• 7% Received coronavirus assistance or support
  • 10% Earned a new customer cash bonus
  • 33% Better benefits (e.g. rates, fees, rewards)
  • 10% Accessed products and services current bank didn’t offer
  • 30% Started a new chapter in life
  • 7% Unpleasant customer experience
  • 19% Other

Fortifying Loyalty

Customer loyalty in the banking industry is up for grabs. However, there are ways your bank or credit union can build digital trust among fickle users. According to Insider Intelligence’s second annual Banking Digital Trust survey, of 2412 digital-banking users in February and March 2021 on their sentiments toward their banks or credit unions, the top data-driven recommendations for your financial institution to improve digital trust among users who have lower consumer satisfaction and loyalty scores (“doubters”) are:

  • Supplement security features with contextual information.
  • Alleviate doubters’ reliability concerns by highlighting available support.
  • Mitigate doubters’ ease-of-use frustrations by streamlining the mobile-banking user experience.
  • Improve doubters’ perceptions of feature breadth by enhancing search functionalities.
  • Reach doubters in their preferred bank or credit-union research channels.

Quality investment in digital-banking technology is differentiating the large banks and fintechs from the regional and smaller banks and credit unions. Jamie Dimon, CEO of the megabank JPMorgan Chase, notes that financial institutions including JPMorgan Chase face extensive competition from both fintechs and megacap companies like Amazon, Apple, Facebook, Google and even Walmart. In his 2021 letter to shareholders, Dimon notes, “As the importance of cloud, AI and digital platforms grows, this competition will become even more formidable. As a result, banks are playing an increasingly smaller role in the financial system.”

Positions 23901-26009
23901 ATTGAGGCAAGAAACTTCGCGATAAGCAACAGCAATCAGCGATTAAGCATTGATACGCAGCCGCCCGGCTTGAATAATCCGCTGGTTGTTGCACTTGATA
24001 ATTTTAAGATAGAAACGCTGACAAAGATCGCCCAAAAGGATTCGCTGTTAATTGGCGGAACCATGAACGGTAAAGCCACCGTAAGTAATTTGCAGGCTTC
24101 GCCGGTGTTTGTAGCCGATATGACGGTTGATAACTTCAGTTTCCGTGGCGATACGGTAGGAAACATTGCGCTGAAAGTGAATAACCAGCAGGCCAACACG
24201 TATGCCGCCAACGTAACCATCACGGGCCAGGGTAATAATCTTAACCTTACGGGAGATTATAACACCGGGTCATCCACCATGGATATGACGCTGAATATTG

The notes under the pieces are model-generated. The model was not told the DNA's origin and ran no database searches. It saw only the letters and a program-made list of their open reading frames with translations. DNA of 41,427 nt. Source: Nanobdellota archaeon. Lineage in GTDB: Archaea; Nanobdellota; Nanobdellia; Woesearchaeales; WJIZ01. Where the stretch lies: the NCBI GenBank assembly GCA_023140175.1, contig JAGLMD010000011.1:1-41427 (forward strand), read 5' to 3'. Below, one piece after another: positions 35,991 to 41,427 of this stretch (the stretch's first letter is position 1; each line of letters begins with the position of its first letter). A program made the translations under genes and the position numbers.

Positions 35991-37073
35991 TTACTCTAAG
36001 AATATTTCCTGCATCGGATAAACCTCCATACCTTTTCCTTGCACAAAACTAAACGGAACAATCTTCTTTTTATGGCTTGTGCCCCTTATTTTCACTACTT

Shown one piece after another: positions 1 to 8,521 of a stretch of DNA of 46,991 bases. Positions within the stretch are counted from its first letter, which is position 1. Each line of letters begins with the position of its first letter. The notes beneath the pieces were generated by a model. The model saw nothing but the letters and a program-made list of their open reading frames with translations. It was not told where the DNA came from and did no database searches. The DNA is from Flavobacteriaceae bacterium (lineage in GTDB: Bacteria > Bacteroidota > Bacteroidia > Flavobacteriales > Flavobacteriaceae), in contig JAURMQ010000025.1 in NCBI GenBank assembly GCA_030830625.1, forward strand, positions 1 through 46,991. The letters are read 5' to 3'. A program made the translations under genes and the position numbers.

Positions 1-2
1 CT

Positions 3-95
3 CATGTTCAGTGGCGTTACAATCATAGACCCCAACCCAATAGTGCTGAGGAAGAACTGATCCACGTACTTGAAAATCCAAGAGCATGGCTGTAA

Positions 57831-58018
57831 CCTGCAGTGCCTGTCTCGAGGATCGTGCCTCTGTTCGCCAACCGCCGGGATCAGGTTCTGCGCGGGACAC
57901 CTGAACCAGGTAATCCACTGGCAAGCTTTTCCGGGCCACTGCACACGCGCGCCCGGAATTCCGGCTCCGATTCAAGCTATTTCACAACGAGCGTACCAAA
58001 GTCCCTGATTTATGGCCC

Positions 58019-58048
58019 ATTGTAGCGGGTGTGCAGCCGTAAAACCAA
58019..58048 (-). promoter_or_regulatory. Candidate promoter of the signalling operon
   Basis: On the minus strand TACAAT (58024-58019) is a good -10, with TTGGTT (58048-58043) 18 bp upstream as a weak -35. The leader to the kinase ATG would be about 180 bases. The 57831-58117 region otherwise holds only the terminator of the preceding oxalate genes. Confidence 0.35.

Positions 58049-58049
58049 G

Customer loyalty in banking still matters. In fact, it’s even more important than ever. However, it’s also clear that banks and credit unions can’t afford to waste any more time by streamlining existing practices with tiny incremental changes. Mobile banking surged 30% during the pandemic, and it continues to rise. The leap in digital in the past year means your bank or credit union is effectively disadvantaged if you aren’t able to offer sought-after digital-banking solutions. Rather, your bank or credit union should consider following BCG’s recommendation and “acting more like digital giants before digital giants … start acting like banks.”

Marty Aquino has been a passionate writer on venture capital, technology, forecasting, risk mitigation, wealth and entrepreneurial topics since 2009. He is the founder of Carbonwolf Energy, a venture-capital firm specializing in world-changing and status-quo-defying technologies and people. 

 

Sources

Time – The Average American Has Been With the Same Bank for 14 Years. Now Is a Good Time to Shop Around
Bankrate – Survey: Those hit financially by COVID-19 paying 4 times more in bank fees
Banking Exchange – US Consumers ‘More Adventurous’ When Switching Banks
Forbes – Revamping Loyalty Programs Could Be The Key To Customer Engagement
Foresight Research – Foresight Research: Expect a Spike in Consumers Switching Banking Providers Due to the Pandemic
Forbes – The Pandemic Is Fast Forwarding Us To A Cashless Society—And Making Life Harder For The Unbanked
goMoxie – New goMoxie Survey Reveals Where Banks Need New Strategies to Connect with Customers Digitally
The Financial Brand – Financial Marketers Have a Big Opportunity to Snag Frustrated Consumers
Business Insider – Here’s how banks can build digital trust among skeptical customers
JP Morgan Chase – Chairman and CEO Letter to Shareholders
BCG – The Front-to-Back Digital Retail Bank